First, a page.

This morning, vegan protestors disrupted the country, stopping traffic, annoying the police and forcing the Prime Minister to comment. I have a problem with this.
A couple of weeks back, a group of vegan activists stormed a farm in rural Queensland. The media outlets shouted militancy, illustrating the angry statements by the farmer. It was trespass, it was activism, it was probably both. As a farmer myself, I’ve come to my own conclusions. As the industry is small, we tend to talk, so we’ve discussed this amongst ourselves. It’s easy to pick a side, which is what we’re for.
This morning, we’ve witnessed yet more vegan activism, with protestors blocking an abattoir in Geelong and disrupting traffic outside Flinders Street Station. Now, it is easy to malign a collection of people you don’t know, turning the vegan activist into a thing in order to hate it. After all, our Prime Minister said this to 2GB radio this morning: “It is shameful, it is un-Australian…this is just another form of activism that I think runs against the national interest, and the national interest is being able to farm their own land.”
I have two issues with this. First, Scott Morrison is wrong, as there’s nothing more us than unison protest. Second, the objective nature of the conversation (farmers vs activists) allows you to twist both parties into what you need them to be. Using the example of Morrison, we farmers are the victims, the activists, the problem. We are not, and neither are they.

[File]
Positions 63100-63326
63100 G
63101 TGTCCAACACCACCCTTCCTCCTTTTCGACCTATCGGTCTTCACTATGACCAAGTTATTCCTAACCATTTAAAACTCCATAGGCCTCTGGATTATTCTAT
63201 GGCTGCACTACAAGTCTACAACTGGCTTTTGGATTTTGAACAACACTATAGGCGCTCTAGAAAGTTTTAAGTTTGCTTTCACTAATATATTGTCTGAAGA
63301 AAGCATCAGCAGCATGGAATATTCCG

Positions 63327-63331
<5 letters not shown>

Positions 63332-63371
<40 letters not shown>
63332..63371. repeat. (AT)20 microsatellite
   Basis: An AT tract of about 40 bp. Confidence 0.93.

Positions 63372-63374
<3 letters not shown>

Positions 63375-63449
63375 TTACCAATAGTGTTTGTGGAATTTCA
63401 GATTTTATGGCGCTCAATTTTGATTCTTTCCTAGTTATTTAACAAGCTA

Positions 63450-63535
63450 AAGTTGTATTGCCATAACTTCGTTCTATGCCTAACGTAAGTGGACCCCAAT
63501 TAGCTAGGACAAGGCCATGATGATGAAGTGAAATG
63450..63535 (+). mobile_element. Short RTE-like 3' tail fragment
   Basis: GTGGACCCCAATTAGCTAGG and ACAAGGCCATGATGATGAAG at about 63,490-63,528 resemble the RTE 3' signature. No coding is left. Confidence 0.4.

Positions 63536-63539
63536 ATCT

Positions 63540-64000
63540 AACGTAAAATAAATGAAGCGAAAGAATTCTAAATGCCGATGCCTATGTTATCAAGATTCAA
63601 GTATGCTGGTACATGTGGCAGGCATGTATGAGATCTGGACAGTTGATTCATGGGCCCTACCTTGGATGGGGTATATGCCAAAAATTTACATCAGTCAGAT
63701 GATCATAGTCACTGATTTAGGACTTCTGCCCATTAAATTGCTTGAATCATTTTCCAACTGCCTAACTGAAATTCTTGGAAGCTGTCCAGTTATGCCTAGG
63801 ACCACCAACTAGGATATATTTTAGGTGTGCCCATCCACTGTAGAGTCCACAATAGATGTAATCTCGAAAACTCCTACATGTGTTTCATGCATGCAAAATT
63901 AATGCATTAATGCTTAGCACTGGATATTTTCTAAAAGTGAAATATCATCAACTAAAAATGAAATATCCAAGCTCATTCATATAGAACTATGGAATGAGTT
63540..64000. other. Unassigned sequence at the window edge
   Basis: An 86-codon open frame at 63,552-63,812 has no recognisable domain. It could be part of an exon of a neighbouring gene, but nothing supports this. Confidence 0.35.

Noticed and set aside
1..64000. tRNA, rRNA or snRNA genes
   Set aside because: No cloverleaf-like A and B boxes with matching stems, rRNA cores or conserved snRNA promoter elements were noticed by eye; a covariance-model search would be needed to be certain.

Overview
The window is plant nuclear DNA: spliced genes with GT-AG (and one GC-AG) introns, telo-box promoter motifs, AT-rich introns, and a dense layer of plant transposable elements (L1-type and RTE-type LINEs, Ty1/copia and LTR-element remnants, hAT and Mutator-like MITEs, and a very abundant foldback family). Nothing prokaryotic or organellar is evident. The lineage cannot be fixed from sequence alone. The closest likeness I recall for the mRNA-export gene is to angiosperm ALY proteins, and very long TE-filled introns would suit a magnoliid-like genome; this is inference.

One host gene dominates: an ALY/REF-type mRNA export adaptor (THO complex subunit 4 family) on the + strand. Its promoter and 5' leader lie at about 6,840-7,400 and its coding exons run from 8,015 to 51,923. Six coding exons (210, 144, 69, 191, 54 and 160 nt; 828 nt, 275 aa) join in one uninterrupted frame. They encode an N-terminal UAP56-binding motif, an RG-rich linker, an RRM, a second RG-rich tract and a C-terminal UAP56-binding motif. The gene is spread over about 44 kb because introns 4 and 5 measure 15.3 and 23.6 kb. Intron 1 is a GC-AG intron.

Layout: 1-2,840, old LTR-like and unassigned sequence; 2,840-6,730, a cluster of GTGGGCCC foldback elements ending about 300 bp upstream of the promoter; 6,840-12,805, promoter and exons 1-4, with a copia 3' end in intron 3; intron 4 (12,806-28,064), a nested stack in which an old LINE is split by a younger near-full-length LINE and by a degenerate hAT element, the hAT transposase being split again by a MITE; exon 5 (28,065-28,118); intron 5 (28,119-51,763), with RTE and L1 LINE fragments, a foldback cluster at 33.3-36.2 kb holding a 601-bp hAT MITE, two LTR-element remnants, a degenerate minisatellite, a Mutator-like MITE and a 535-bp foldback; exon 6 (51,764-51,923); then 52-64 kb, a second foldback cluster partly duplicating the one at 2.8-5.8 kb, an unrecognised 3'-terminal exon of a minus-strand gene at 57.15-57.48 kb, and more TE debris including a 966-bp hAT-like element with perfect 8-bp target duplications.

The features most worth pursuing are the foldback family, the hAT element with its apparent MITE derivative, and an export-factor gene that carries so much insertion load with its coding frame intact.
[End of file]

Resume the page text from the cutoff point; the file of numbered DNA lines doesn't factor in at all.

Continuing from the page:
A couple of years back, protestors came to my property, armed with placard and repeated slogan, looking to make headlines, or perhaps trouble. I assumed that was certainly the vibe. Now, I grant you that it is infuriating to try and converse with someone who is busy hearing themselves talk, or worse, who chooses to talk over you with the same repeated statement, but once we looked beyond that (or endured it), it became a matter of conversation. It may be easy to judge solely relying on the headlines, what with animal activists dumping blood on celebrities, or with PETA shitting on the grave of Steve Irwin, but that’s certainly part of the problem. They’re only a problem if you make them a problem. Those kids asked to be shown around the farm, I could have said no, but I had nothing to hide. They took photos, they asked questions, they wanted my take on the industry, they wanted to know how I felt about animals. I told them. We shook hands and parted.
The trouble, I believe, is in the aftermath. When cost is measured, and points must be scored. Media agencies need headlines, the protestors need to register their event as a win, politicians need to advance their career. Even we farmers feel the need to twist the narrative. I certainly did, thinking that I taught those kids a lesson. It’s an easy trap to fall into, but if we remove ego from the situation, and indeed, what we’d like to personally gain, we see the truth. These people are just that. People. They’re standing up for what they believe in. That is perfectly fine. We all have the right to protest. So, if you consider demonising these people, casting them off as either crazy, unwell or entitled; the target of their criticism says that you need to let them have their say.
We don’t need you fighting our battles for us, and that goes for you too, Scott.
William Crockford is a farmer from country NSW. He had two kids and three dogs, and prefers the latter.